Ideal length of stay: 7 days
Directions: From Moi International Airport, Mombasa (3.5hrs) or Malindi airport (1hr).
Accessible by: Fly-and-Transfer
Owner: Justin Aniere
Food & drink
Usual board basis: Half Board
Food quality: Justin’s mother, Vanessa, is in charge of the kitchen. The dominant styles are Mediterranean and Swahili, with lots of fresh seafood.
The day starts with very big breakfasts – required by kitesurfing guests to set them up for the day.
Lunch is served à la carte, but in the evenings there’s a set menu for dinner, with choices including vegetarian options.
Dining style: Individual Tables
Dining locations: Indoor and Outdoor Dining
Cost of meal e.g. lunch: £5-10
Drinks included: Only water is included (two small bottles daily). Beer Ksh220 (US$3), house wine Ksh350 (US$4)/glass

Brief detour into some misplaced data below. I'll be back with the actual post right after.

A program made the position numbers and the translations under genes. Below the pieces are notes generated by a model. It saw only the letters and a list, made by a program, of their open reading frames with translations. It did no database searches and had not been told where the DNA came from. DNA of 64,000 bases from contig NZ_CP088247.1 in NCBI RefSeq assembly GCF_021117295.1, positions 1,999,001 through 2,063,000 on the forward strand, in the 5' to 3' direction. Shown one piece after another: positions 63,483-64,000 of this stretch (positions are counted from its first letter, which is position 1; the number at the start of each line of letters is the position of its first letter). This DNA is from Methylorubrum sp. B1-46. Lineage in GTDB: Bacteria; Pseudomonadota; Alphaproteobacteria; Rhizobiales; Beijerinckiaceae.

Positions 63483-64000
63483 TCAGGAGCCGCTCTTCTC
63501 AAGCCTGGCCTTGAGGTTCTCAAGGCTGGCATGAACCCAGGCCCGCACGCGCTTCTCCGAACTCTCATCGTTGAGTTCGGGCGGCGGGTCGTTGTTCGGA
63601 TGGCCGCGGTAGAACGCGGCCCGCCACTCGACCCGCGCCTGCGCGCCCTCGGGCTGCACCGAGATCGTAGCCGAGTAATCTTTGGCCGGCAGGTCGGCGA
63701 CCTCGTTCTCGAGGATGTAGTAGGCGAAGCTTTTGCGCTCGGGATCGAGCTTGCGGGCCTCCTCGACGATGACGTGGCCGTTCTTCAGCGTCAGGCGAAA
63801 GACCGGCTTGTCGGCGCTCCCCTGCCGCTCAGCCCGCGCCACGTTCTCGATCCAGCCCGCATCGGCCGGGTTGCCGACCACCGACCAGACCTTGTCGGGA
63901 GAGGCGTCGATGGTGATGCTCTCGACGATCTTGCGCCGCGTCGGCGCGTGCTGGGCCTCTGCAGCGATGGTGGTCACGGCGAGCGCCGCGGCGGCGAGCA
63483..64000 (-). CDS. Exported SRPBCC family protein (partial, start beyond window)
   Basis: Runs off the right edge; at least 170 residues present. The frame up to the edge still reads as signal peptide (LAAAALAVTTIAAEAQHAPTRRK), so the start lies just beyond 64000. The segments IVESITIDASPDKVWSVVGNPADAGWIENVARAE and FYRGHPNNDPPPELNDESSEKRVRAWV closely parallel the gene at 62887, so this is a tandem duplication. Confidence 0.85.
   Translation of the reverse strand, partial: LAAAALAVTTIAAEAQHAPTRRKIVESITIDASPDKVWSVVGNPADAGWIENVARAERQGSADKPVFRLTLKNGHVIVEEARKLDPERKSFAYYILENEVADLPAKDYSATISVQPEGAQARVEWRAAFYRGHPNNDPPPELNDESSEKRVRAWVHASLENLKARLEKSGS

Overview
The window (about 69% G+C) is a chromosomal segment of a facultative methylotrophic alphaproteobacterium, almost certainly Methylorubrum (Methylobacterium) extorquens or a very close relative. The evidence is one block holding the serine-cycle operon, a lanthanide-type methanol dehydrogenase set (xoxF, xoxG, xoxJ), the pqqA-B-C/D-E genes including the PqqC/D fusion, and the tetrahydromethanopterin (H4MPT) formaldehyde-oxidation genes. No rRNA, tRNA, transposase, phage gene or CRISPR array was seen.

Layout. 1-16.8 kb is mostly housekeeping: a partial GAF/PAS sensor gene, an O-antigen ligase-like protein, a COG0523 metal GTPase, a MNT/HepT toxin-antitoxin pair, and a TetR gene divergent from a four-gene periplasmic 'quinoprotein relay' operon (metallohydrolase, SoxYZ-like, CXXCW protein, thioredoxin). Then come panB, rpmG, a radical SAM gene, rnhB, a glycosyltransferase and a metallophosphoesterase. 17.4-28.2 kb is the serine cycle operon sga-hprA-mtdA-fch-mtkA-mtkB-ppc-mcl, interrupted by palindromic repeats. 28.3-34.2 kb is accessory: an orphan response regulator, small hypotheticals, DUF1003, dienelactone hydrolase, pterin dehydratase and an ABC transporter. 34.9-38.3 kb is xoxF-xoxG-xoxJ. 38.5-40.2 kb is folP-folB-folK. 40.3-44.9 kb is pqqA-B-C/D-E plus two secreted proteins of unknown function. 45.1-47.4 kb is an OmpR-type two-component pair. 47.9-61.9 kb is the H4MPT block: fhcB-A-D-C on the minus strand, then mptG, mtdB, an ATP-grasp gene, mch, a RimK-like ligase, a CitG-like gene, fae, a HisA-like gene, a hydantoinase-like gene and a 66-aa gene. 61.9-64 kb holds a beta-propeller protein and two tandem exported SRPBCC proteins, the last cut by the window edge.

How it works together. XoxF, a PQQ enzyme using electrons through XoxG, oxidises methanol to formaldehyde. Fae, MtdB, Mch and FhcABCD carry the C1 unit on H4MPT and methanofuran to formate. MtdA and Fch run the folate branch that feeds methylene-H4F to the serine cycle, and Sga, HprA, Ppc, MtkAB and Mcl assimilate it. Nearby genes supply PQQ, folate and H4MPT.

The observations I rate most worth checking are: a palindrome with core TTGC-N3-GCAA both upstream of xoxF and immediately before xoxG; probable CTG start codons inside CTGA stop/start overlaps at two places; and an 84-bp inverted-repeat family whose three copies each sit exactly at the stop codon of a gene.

Further dining info: Yes
Family holidays: We highly recommend the rustic, mid-budget Che Shale for remote family beach holidays on the Kenya coast, with children of all ages. Come for outdoor activities like watersports, beach games and walks. A children’s menu and babysitting (by staff) are available.See more ideas for Family holidays in Kenya
Beach holidays: Che Shale is located right on the beach where the steady onshore breeze offers perfect conditions for kite- and windsurfing. As well as these sports, you can go deep sea fishing or hang out on the swing seat on the beach and watch the black night sky bursting with stars.See more ideas for Beach holidays in Kenya
Attitude towards children: Che Shale consider themselves to be very family-oriented, with ‘lots of European kids here’.
Property’s age restrictions: None
Special activities & services: There’s a children’s menu, and babysitting can be arranged with housekeeping staff, but there are no childcare professionals available.